During materials engineering, a network of tiny holes or pores can improve the energy storage capacity of materials for applications as smart windows. Electrochromic devices (ECDs), which control light transmittance through electrochemical redox reactions, have been widely used in electrochemical reflective displays or smart windows for energy efficient buildings. Recently, the functionality of ECDs has been extended to include energy storage, which is referred to as electrochromic supercapacitors (ECSs). ECSs have been increasingly studied as next-generation electrochemical components that can not only change their own optical properties but also store the energy supplied for coloration. In particular, their optical characteristics, such as color intensity, directly reflect the real-time levels of energy stored in these devices.
Smart windows are platforms whose light transmission properties can be altered when light, voltage or heat is applied. Scientists can control the fraction of light passing through the material using an electrical voltage to electrically switch from transparent to opaque materials during charge transfer. While this feature is associated with storage and release of energy, the same materials can be used for energy storage as well. In a new report, Jeon-Woo Kim and a team of scientists at the Pohang University of Science and Technology in South Korea developed and improved electrochromic supercapacitors made from tungsten trioxide (WO3). They used an evaporation-induced self-assembly process to deposit a film of tungsten trioxide with pores, where the porous architecture increased the speed of switching and capacitance in the material compared to conventional tungsten trioxide thin films. The work is now published on Nature Asia Materials.
During this work, Kim et al. demonstrated the ultrafast response of electrochromic supercapacitors by exploring the mesoporous structure of the constituent materials. Electrochromic devices (ECDs) can generate reversible color changes that correspond to electricity with promising applications across smart windows, displays and military camouflage. The devices can also control light transmittance to build materials for climate adaptive energy-efficient buildings. The functionality of ECDs can be extended to energy storage devices known as electrochromic supercapacitors (ECS). Such supercapacitors are increasingly under investigation as next-generation electrochemical components capable of changing their own optical properties and storing the energy supplied. Their inherent optical characteristics can therefore directly reveal the real-time energy levels stored within. Researchers had developed such high-performance devices using electrochromic chromophores based on transition metal oxides such as tungsten trioxide due to their superior electrochemical properties. The electrochromic displays developed here can change color based on their stored levels of energy and the product will have broad implications as next-generation smart window materials for buildings and portable energy storage.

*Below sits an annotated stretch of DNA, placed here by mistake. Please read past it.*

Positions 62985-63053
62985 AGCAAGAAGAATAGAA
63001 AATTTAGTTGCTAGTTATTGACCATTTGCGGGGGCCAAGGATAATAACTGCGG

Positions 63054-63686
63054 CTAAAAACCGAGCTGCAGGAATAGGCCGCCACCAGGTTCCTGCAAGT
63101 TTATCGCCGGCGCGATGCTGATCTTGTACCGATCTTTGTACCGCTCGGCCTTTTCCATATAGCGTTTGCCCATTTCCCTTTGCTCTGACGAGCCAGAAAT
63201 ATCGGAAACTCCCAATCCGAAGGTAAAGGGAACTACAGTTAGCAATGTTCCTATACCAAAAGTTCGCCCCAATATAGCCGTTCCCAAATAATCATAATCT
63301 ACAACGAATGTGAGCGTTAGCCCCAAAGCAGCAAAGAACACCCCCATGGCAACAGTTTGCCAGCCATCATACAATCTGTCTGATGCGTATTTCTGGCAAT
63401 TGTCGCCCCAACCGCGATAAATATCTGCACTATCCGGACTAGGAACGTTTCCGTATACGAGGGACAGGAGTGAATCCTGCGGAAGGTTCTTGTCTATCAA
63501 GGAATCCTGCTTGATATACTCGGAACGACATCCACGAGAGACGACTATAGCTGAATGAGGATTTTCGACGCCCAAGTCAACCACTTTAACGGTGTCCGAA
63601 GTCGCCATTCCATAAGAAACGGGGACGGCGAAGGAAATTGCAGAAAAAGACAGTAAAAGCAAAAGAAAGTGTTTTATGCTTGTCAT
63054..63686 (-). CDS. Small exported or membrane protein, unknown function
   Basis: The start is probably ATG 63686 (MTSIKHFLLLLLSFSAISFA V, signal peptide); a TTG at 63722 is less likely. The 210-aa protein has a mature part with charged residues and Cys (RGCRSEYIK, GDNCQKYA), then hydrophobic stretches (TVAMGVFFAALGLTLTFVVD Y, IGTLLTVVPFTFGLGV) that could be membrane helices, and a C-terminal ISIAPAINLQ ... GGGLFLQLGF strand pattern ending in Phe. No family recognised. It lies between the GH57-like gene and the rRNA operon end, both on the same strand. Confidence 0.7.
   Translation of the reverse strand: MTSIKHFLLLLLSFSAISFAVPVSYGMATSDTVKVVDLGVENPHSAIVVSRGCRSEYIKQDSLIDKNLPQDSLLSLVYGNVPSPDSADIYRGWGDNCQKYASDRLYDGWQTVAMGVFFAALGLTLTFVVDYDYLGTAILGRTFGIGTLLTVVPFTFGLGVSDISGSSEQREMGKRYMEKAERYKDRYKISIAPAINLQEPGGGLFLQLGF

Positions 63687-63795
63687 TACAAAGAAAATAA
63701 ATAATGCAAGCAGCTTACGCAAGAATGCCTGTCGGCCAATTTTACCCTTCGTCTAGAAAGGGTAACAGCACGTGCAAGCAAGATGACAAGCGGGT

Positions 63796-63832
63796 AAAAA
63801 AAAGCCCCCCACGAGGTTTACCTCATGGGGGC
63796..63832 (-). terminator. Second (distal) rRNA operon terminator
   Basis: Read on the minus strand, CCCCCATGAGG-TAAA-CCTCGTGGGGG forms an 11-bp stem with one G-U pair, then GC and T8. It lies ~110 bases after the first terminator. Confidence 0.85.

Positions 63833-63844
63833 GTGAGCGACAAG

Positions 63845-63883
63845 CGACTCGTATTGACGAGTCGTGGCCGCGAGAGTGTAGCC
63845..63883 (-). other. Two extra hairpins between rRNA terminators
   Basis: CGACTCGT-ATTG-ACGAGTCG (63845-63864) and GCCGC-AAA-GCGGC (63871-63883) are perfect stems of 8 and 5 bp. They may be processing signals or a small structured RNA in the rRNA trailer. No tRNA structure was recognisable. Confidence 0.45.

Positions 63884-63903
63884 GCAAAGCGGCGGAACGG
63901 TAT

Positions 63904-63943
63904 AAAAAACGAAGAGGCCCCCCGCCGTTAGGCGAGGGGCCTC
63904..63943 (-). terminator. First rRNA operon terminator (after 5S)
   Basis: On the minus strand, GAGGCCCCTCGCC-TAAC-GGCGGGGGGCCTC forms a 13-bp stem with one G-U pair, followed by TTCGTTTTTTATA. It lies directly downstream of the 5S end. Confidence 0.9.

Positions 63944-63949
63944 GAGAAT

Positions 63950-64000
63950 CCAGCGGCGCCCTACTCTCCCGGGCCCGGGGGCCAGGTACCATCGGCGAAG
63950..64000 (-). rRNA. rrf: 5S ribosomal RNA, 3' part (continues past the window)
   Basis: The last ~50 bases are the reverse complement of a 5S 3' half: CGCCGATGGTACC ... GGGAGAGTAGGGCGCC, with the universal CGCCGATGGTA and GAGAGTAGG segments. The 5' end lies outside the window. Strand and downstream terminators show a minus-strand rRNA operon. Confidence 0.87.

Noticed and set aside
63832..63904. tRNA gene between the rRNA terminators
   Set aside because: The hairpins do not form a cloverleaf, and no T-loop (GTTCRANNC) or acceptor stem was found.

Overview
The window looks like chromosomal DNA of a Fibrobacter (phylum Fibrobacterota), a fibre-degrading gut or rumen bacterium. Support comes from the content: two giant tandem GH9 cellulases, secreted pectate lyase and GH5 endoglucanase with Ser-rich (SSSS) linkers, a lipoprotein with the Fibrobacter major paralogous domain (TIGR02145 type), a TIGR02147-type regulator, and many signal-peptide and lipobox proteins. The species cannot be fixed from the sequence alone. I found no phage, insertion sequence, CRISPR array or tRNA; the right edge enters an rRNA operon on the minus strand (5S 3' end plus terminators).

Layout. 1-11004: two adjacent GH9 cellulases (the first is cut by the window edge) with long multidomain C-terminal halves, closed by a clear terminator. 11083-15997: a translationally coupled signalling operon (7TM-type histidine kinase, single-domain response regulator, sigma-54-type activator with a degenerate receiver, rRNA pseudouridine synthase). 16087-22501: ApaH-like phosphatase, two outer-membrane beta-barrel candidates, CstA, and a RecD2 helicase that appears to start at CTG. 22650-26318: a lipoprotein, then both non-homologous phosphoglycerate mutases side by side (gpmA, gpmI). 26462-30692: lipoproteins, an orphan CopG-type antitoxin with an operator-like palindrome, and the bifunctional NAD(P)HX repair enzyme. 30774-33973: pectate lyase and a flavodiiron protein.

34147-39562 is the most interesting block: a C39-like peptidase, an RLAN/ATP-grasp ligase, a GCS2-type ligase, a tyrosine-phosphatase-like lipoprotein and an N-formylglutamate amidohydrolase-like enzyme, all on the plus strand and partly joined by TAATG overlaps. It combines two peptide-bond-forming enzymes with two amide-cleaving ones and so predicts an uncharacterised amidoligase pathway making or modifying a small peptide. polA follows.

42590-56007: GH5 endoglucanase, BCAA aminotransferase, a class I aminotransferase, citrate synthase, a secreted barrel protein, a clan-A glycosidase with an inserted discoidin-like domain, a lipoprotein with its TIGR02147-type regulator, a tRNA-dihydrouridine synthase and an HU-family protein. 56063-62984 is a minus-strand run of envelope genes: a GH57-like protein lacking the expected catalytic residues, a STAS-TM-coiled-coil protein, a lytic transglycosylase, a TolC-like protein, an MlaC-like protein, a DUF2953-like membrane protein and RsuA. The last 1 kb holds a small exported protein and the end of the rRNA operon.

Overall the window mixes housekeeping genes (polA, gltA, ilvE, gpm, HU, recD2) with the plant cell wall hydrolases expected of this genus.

Printing and evaporation-induced self-assembly
The team combined printing and evaporation-induced self-assembly to develop the highly functional, energy-storing, electrochromic supercapacitor displays. This printing process produced a micellar structure through the nozzle after evaporation, which they then subjected to sequential calcination and oxygen plasma treatment to form a patterned mesoporous WO3 device for energy-storing applications. When they charged the device, the patterns turned dark blue to indicate the charged state. To prove its mechanism of action, the team connected the device to a white-light emitting diode (LED) that initially emitted light, when the stored energy was consumed, the device returned to its original transparent state.
Outlook: next-generation smart electronics.
In this way, Jeon-Woo Kim and colleagues developed multifunctional electrochromic supercapacitors based on amorphous mesoporous WO3 films. Compared to the compact version of electrochromic supercapacitors (compact-WO3-ECS), the mesoporous electrochromic supercapacitors (meso-WO3-ECS) showed superior performance. The scientists credited this to its large surface area and amorphous nature. The mesoporous devices functioned rapidly to serve as electrochemical reflective displays and to store electrical charge. This setup can also power other electronic devices, as the color intensity of the pattern on the device indicated the level of stored energy within. The outcomes will have tremendous potential to form next-generation smart electronics.
More information: Keon-Woo Kim et al. Extremely fast electrochromic supercapacitors based on mesoporous WO3 prepared by an evaporation-induced self-assembly, NPG Asia Materials (2020). DOI: 10.1038/s41427-020-00257-w